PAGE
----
It is a fact proven by testing that the better you aim the better you putt. That’s why I say aim is the first fundamental of putting stroke mechanics. Most golfers aim very poorly which is significant because aim can have a direct impact on all the other fundamentals: If you aim poorly something else in your stroke must compensate to correct for the error.

Aim Is Learned

Aiming is easy. Everybody aims. It is aiming precisely where you want to aim that is more elusive. The fact that most golfers do a poor job of aiming is not surprising because there’s no feedback on a putting green to teach golfers how to aim properly. In the absence of feedback golfers use two inputs to guide their attempts to aim: First they use their previous putting results (what I call reaction aiming) and second they use the look of their putter relative to their Aimline (what I call position aiming). Further explanations are in order.

Reaction Aiming

The way most golfers aim is to consider past results and then align themselves and their putter to correct for stroke faults and produce the results they want. For example you miss a putt to the left and think “I pulled it ” or maybe “I aimed too far to the left.” Miss several putts left and you think “I must be aiming too far to the left.” So what do you do? You aim to the right. Pretty soon and without realizing you’ve learned to aim consistently to the right as a way of compensating for a stroke that tends to pull to the left.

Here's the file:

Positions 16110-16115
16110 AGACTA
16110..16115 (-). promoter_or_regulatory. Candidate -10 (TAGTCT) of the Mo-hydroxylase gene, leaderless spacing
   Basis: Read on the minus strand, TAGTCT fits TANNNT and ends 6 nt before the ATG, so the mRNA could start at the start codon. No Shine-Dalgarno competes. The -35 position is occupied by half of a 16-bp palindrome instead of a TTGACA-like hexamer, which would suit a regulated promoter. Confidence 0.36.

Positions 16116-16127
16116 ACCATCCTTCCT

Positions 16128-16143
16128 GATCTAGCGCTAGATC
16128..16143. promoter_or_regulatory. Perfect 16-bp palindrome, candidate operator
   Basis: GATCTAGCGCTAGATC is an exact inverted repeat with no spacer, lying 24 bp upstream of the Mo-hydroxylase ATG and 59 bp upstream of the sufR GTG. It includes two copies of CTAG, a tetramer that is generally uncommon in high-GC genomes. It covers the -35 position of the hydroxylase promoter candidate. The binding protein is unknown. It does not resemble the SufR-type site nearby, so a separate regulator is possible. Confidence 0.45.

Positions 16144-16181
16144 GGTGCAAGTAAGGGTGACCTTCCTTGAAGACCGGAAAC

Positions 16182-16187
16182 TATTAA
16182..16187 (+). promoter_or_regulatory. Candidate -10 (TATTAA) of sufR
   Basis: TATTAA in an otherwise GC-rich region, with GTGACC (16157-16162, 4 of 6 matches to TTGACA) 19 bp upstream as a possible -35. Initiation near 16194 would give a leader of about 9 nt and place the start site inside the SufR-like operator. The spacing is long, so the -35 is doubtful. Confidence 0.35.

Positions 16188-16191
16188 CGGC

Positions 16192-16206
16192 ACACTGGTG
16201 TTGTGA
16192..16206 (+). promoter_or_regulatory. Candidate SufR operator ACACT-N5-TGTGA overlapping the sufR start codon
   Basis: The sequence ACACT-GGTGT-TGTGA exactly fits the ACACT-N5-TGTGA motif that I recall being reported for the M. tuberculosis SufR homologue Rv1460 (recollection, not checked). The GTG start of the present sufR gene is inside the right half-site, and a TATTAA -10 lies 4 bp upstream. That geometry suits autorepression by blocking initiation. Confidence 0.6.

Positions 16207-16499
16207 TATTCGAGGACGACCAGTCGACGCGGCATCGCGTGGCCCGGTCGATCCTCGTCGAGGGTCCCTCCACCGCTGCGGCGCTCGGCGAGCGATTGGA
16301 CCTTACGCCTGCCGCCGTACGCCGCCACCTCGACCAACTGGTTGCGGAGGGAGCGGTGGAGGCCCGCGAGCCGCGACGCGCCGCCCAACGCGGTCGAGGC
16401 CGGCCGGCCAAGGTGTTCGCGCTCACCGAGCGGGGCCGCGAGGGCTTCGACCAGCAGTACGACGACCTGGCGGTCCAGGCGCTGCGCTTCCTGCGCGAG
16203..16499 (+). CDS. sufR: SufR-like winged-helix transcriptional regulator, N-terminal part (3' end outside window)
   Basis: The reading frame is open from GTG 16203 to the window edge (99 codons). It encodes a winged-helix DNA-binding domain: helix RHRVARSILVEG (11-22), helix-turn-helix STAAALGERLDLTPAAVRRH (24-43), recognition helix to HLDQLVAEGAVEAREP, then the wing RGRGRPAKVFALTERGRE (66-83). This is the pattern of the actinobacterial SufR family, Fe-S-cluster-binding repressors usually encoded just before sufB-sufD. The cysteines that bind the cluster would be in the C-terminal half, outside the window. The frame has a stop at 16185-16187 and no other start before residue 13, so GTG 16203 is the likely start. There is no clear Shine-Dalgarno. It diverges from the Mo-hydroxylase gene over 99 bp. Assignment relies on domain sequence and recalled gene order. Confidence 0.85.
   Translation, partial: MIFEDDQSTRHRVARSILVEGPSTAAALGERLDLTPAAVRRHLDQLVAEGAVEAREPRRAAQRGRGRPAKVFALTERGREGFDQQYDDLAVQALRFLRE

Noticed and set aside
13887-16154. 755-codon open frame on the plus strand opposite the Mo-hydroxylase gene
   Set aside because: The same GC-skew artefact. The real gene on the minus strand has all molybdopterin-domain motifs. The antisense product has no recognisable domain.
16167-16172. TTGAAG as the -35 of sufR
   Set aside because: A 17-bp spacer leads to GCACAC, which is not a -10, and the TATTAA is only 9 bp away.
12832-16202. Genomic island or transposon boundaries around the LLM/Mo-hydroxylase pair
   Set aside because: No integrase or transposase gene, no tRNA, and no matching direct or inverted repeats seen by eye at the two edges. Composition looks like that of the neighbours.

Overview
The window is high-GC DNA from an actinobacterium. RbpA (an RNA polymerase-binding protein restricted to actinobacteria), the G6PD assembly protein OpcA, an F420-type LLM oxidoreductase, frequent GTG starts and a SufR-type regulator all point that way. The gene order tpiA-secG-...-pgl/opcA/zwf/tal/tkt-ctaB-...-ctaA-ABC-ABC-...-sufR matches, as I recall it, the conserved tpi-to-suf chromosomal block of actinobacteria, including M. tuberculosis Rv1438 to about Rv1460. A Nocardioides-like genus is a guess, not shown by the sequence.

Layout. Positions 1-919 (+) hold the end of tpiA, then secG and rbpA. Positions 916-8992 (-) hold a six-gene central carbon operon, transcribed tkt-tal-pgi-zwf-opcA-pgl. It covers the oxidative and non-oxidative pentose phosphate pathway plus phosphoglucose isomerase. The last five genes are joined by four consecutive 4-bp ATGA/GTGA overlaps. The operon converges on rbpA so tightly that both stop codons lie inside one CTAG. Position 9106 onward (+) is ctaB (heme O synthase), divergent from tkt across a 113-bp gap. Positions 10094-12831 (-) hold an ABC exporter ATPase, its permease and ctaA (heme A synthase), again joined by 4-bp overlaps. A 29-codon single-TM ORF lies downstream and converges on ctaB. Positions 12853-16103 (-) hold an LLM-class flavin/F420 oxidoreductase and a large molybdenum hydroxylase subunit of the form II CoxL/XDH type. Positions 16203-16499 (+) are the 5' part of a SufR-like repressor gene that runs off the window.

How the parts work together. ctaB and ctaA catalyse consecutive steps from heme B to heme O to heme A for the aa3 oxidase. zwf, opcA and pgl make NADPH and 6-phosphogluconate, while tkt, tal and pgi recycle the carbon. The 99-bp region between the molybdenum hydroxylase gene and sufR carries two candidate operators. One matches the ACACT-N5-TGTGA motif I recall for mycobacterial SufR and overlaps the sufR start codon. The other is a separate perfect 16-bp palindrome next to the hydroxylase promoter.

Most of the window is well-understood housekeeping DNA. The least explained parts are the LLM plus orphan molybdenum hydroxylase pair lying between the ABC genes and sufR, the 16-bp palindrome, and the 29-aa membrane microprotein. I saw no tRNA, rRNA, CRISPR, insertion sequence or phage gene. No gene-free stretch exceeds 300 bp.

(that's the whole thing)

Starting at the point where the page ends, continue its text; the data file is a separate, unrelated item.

The Seven Building Blocks of Stroke Mechanics 65

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Golf Swing Tips

The “Simple Golf” Swing: “Golf for the Rest of Us”

Extract from the book:

Golf Tuition Basingstoke Golf Club

Notice that the right elbow becomes locked now as the right arm continues to swing. As you can see the right wrist has started to roll on top of the left wrist. The left elbow is now closer to the body, and is able to bend. The left elbow cannot be completely stopped at the imaginary line, but just a hesitation is enough to let your hands swing through the ball. Notice that the triangle is still present.